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Type of anesthesia has little effect on outcomes for patients undergoing hip fracture repair surgery

Patients who undergo hip fracture repair surgery have the same risk of postoperative problems or death whether they receive regional (epidural or spinal) or general anesthesia during surgery, finds a study supported in part by the Agency for Healthcare Research and Quality (HS07322). Thus, the type of anesthesia used should depend on other factors such as patient characteristics (for example, other illnesses and age), according to the researchers. They retrospectively reviewed the medical charts of patients 60 years of age or older who underwent hip fracture repair at 20 study hospitals in 4 metropolitan areas between 1983 and 1993.

The researchers found greater use of regional anesthesia for hip fracture repair in recent years. In 1981 and 1982, general anesthesia was used for 95 percent of patients but in only 50 percent of patients by 1993-1994. However, there was considerable variability in use of regional anesthesia among institutions, ranging from 13 to 97 percent. Of the 9,425 patients (most patients were women with a mean age of 80 years) studied, general anesthesia was used for 66 percent and regional anesthesia for the remaining 34 percent. The unadjusted 30-day mortality rate was 4.4 percent in the general anesthesia group and 5.4 percent in the regional anesthesia group, which was older and more sick (more apt to have a history of cardiovascular or chronic obstructive lung disease).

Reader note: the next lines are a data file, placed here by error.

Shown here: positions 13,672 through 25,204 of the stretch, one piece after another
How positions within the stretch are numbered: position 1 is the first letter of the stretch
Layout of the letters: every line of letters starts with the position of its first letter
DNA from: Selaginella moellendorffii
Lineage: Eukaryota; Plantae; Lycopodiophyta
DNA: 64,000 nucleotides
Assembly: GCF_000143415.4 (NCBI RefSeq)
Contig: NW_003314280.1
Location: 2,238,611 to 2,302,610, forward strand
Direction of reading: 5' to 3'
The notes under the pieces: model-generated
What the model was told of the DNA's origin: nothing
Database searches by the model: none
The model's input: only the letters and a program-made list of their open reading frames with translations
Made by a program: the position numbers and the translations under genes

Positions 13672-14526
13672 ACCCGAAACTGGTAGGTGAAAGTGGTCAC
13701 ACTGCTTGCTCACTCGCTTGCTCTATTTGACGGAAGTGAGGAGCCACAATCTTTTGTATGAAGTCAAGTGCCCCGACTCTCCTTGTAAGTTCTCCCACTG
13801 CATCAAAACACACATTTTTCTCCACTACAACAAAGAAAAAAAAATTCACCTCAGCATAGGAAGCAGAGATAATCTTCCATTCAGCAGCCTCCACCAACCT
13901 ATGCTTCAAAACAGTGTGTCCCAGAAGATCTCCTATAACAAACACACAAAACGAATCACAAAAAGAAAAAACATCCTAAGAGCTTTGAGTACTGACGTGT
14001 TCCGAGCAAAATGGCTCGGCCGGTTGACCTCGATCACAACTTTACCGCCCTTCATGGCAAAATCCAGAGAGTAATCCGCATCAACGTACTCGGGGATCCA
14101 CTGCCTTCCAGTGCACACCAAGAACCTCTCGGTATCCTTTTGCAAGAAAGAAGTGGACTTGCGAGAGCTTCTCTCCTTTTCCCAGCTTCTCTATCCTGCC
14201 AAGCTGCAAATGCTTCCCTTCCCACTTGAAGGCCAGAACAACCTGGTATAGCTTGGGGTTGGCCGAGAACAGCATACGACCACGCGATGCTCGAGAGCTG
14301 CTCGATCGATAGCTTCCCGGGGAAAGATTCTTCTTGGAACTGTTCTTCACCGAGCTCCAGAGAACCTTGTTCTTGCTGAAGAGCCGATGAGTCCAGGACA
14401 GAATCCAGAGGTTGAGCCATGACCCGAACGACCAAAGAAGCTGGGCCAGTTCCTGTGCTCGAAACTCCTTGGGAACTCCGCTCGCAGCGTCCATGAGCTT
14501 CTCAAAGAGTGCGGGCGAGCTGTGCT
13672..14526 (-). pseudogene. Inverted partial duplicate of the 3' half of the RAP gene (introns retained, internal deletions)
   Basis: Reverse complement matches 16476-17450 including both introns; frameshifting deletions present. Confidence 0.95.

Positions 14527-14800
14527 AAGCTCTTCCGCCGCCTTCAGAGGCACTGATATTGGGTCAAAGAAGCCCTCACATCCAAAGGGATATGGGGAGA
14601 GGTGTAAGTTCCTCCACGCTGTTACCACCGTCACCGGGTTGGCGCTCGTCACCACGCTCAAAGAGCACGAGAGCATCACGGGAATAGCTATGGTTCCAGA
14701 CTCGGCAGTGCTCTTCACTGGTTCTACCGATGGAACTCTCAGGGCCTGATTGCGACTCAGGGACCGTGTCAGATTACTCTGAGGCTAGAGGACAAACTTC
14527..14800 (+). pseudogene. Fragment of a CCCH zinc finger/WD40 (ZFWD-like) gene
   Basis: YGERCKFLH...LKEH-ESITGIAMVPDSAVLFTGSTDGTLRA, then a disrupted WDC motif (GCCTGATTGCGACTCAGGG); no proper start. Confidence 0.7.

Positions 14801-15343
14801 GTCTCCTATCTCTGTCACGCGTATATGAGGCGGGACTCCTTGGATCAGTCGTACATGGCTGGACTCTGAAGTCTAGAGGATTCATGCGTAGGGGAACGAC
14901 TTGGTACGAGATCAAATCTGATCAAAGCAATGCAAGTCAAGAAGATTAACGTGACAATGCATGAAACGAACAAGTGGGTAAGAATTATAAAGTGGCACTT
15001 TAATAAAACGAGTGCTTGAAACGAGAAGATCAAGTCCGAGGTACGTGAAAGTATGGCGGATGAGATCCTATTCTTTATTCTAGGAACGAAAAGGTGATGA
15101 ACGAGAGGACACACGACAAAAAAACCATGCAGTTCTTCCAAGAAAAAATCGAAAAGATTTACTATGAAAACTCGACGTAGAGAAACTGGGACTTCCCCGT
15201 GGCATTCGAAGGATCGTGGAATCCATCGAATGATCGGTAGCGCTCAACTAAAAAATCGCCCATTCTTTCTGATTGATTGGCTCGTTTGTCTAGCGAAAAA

After adjusting for patient differences, there were no significant differences in 7-day mortality rates among patients who had regional versus general anesthesia. There also were no significant differences between the two groups in rate of postoperative problems, such as postoperative pneumonia or congestive heart failure. Thus, type of anesthesia was not associated with morbidity or mortality.

The study's principal investigator was Jeffrey L. Carson, M.D., of the University of Medicine and Dentistry of New Jersey, Robert Wood Johnson Medical School. His colleagues are from the University of Pennsylvania School of Medicine, Brown University School of Medicine, the University of Texas at San Antonio, and the Medical College of Virginia.

See "The effect of anesthetic technique on postoperative outcomes in hip fracture repair," by Dorene A. O'Hara, M.D., M.S.E., Amy Huff, M.H.S., Jesse A. Berlin, Sc.D., and others, in Anesthesiology 92, pp. 947-957, 2000.

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